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COMBAT 77 (Germany – Oi! / streetpunk)

Combat 77 was founded in early 2007 by memmbers of Riot Company, Annex 5 and Vendetta. Within a few months the band played at the ‘Punk & Disorderly’ fest in Berlin en recorded a debute full-length. After this the band continued playing live and even managed to do a two-week tour through China. All questions answered by Björn (drums).
October 2011 – band website

Can you introduce the band, who are the members?
We are Combat 77 from Hannover (Germany), we got together in 2007. The current line-up is Kirsten (vocals), Dole (guitar), Leif (guitar), Hannes (bass) and Bjorn (drums). Band members have played or still play in bands like Riot Company, Annex5, Lion Shield and Vendetta. Our album ‘100% Oi!’ was released in 2008 by Sunny Bastards / Contra Records.

Why is your band named Combat 77? Is this meant as a tribute to Combat 84 or is or there other/more reasons?
We tried to combine the skinhead and punk element in one name, so we took ‘Combat’ from the skinhead side and ’77’ from the punk side. Nothing more to it and nothing less.

You are one of the few female fronted Oi!/streetpunk bands. Do you have any idea why women are so underrepresented in this scene?
Maybe because the general understanding of working class tends to have a stronger appeal to the male species due to traditional reasons and the gender role associated with it. Fortunately other female fronted bands like Vice Squad, The Expelled and Bovver 96 have proven that there is more to Oi! than a single-sided attitude.

I often have the impression that the German scene is very closed. Most bands sing in German, they mostly play in Germany and they release their records through German record labels. Are you the exception that confirms the rule or is my view on the German scene incorrect?
In fact, there are a lot of German bands that sing in English (Oxymoron, Eastside Boys, Urban Rejects, Riot Company, Cracks & Scars, Guts & Glory, Tower Blocks, Barroom Heroes, Bovver Boys…), and many of them have played gigs in countries like Italy, Spain, France, England (have a look at the line-up of Blackpool’s Rebellion Festival), Poland, Czech Republic and even done tours in the States or Indonesia. German record labels like Sunny Bastards, KB Records or Bandworm are offering decent deals to bands, so it’s no point to look somewhere else, except maybe for licensing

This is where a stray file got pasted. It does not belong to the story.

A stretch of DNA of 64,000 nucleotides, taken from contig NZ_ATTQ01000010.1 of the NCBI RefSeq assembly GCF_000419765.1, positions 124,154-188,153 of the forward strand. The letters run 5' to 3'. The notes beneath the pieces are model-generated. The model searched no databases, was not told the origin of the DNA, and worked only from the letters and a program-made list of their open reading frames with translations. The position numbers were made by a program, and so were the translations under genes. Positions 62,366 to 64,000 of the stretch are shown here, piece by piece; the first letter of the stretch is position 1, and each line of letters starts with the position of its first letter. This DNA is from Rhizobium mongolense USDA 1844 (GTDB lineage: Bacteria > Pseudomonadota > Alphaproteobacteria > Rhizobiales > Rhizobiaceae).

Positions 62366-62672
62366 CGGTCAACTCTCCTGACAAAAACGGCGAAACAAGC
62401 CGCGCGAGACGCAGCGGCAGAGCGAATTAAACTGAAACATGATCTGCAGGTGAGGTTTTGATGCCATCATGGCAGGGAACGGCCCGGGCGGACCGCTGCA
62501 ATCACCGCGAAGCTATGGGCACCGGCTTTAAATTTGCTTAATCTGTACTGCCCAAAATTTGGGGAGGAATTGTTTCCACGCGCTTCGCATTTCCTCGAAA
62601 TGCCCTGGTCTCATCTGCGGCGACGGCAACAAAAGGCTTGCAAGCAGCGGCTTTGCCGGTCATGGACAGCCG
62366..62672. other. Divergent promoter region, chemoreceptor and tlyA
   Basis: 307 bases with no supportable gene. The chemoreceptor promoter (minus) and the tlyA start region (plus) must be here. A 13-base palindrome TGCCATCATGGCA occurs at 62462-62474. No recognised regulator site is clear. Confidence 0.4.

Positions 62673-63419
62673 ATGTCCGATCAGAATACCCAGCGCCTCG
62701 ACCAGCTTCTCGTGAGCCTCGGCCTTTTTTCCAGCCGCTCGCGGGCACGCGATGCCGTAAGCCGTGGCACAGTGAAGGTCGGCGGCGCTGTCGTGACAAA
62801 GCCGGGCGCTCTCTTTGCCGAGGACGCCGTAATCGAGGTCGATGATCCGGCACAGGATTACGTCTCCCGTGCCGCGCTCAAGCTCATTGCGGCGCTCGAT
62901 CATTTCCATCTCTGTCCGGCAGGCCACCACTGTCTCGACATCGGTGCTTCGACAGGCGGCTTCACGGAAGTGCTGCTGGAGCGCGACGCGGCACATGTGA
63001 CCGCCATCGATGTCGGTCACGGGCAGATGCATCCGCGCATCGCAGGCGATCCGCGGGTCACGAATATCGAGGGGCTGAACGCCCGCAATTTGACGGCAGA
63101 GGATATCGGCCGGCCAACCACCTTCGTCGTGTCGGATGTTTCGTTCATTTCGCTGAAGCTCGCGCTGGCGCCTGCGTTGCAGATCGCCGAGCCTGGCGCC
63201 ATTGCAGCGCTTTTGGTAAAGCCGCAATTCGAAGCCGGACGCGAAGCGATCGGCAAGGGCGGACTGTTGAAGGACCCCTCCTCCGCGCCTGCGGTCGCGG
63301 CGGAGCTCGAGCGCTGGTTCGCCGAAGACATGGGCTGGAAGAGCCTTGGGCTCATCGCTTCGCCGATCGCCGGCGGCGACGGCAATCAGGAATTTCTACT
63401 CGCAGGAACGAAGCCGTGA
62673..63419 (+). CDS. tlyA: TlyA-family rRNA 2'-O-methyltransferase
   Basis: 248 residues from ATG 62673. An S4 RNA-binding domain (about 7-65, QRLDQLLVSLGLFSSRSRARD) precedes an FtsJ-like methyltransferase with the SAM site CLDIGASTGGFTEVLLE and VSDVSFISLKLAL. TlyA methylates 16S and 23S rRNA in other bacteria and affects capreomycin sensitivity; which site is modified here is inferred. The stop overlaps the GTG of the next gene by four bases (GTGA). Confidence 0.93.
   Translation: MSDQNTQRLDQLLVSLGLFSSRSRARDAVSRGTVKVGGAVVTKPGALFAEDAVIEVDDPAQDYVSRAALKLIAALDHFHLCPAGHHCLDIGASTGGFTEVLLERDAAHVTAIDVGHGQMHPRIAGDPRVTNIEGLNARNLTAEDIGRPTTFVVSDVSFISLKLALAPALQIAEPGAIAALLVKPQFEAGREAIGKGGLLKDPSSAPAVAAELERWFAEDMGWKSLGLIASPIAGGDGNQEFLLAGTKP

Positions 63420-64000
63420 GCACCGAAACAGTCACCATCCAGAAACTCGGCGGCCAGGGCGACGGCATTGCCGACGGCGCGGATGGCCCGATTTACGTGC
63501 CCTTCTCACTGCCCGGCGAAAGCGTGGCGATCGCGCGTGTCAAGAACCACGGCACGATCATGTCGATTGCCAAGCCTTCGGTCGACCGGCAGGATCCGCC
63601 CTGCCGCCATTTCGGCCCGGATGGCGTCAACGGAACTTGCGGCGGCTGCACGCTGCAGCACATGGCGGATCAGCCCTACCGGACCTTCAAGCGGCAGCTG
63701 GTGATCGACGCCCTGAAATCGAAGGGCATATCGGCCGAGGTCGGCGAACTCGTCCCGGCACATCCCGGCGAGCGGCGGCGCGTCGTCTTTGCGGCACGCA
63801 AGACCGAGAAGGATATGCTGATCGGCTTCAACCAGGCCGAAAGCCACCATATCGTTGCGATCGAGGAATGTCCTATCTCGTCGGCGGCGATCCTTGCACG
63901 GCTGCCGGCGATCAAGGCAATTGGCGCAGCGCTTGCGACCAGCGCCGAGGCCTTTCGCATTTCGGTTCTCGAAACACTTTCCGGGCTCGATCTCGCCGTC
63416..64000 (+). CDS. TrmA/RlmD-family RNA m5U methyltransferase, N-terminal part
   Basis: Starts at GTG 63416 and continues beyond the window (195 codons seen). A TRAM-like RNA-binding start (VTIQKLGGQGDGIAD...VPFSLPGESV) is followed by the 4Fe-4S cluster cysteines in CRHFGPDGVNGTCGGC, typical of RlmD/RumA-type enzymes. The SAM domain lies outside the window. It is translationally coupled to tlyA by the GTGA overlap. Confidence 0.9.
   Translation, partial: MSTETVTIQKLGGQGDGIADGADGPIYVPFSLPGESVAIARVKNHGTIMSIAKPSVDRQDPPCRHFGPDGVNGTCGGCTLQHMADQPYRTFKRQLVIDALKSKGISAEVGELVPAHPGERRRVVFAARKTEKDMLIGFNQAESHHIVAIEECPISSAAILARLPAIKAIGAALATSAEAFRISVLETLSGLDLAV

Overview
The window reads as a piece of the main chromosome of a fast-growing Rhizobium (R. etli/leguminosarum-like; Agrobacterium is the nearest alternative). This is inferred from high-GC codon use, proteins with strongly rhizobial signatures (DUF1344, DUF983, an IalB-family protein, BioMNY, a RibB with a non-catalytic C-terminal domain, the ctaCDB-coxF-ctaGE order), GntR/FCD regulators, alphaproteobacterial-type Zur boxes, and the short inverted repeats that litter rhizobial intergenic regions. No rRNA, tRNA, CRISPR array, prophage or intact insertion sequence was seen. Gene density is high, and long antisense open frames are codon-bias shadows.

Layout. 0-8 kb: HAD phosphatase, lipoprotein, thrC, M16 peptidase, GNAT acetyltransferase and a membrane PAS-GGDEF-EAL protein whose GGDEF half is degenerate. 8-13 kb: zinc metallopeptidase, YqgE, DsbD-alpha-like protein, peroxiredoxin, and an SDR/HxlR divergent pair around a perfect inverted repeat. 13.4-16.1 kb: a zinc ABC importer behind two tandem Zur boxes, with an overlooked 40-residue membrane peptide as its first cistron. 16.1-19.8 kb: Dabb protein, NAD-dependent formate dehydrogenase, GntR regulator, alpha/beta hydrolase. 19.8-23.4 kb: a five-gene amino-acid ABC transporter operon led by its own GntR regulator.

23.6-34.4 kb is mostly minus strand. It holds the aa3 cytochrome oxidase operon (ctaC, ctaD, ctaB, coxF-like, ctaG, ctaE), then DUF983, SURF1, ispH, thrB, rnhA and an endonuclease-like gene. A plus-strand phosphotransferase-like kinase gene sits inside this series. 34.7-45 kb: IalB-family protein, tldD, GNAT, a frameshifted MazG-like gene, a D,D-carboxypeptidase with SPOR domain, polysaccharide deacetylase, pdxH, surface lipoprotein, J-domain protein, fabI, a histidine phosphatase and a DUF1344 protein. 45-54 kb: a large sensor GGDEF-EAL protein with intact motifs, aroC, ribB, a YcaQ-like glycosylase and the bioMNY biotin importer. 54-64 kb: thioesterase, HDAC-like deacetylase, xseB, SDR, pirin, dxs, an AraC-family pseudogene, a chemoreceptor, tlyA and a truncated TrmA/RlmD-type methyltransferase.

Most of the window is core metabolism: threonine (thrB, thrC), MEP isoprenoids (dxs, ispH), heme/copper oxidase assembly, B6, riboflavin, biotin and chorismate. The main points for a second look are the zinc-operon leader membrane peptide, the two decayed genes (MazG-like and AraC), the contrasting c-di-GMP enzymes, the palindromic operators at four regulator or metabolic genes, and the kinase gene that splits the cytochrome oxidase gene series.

How on earth did you manage to tour in China? I’m familiar with many Asian Oi!-bands from countries such as Japan, Indonesia or Thailand, but i hardly know any Chinese Oi! bands…
We got an offer from the Chinese record label Kids Union Records to license our album ‘100% Oi!’ in China. Since they also have a booking service we agreed to play a 10 days tour in China, starting in Beijing and ending in Hong Kong. Currently not many Chinese Oi! bands exist, the most popular ones are probably Mi San Dao and The No Name from Beijing and Oi Squad from Hong Kong.

How was it to play in China?
The tour was very adventurous. On our flight to Beijing, our drummer’s bass pedal was confiscated as an alleged weapon, so we had to stay one night in Paris. Then some of our baggage got lost, but we still made it to the first gig at the ‘Mao Live House’ in Beijing. From there we travelled mostly by train. The cities we played were very big and very crowded, and it took us a while to get accustomed to the incredible traffic situation.

We were often viewed with great curiosity by the local authorities, especially at the train stations. On one occasion we even had an official guard sitting in front of one venue to make sure there is no public disturbance going on whatsoever. It seemed, anyway, that the clubs have more fear of drunken foreigners than of the native audience (who seemed to enjoy any kind of ‘alternative’ event very much). Normally you find one rock club venue in each big city where all kind of rock and pop bands play, ranging from April Lavigne and Backstreet Boys to Napalm Death.

We consistently got a very good crowd reaction, and our singer Kirsten was often approached by female fans who expressed their admiration by telling her that they thought it was very courageous of her to be the female singer of a band. Hong Kong is definitely more ‘open’ than the rest of China; in some areas you might think you are somewhere in a London pub area. Anyone interested in reading our ‘China tour diary’, please visit our website.

After that you released a split cd with Indulgencia from Russia. Do you have any plans to play there as well?
So far we didn’t get any decent offers from there, so we’ll see what happens in the future.

Do you have any closing comments?
Listen to our songs at our myspace site at or visit our website. Cheers and Prost!

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This entry was posted on October 31, 2011 by in Interviews and tagged , , .
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